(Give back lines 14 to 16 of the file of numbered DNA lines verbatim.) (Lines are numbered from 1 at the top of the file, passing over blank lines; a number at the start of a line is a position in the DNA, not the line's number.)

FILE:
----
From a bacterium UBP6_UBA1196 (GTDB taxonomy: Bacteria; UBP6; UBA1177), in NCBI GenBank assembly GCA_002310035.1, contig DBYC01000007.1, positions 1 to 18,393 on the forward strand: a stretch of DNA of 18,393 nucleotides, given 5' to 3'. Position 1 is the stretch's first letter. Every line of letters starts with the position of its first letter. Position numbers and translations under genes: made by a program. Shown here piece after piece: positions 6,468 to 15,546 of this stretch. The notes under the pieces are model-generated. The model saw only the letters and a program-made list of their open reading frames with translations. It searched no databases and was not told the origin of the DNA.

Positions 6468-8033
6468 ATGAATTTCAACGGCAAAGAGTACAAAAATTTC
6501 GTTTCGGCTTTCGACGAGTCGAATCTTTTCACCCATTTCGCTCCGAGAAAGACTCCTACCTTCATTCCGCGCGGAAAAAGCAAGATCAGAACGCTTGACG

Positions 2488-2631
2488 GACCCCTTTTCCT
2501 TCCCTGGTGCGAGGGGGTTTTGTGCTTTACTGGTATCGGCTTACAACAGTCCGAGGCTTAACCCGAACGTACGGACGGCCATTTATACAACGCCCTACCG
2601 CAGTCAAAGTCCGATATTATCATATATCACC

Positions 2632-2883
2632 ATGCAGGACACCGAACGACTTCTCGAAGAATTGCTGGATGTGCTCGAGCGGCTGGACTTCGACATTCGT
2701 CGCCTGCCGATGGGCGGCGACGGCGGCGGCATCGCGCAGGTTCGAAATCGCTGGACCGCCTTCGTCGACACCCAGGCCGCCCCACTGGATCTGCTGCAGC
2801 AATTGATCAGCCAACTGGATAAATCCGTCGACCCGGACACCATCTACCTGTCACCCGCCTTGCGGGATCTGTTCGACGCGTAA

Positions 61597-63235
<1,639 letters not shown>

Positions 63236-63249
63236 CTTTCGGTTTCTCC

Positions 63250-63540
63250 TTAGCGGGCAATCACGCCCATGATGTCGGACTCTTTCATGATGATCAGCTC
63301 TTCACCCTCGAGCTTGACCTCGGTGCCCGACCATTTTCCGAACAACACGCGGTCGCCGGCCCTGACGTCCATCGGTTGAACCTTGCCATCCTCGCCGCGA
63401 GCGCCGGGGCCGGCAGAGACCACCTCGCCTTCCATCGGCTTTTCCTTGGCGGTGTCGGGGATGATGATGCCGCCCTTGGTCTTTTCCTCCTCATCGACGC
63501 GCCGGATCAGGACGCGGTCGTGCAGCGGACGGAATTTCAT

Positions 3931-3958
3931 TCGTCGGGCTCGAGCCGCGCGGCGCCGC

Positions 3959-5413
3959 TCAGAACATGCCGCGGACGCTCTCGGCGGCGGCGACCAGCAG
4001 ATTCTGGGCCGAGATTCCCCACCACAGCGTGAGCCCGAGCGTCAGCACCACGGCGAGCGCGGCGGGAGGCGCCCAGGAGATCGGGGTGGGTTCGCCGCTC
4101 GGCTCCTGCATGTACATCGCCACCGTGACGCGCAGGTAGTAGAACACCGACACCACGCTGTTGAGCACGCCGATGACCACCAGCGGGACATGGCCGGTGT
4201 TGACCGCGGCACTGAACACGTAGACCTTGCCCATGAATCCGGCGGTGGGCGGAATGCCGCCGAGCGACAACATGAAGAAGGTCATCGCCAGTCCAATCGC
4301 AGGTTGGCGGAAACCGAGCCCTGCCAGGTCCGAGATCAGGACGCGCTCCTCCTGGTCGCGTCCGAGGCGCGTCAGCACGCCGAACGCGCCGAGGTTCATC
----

<1,639 letters not shown>

Positions 63236-63249
63236 CTTTCGGTTTCTCC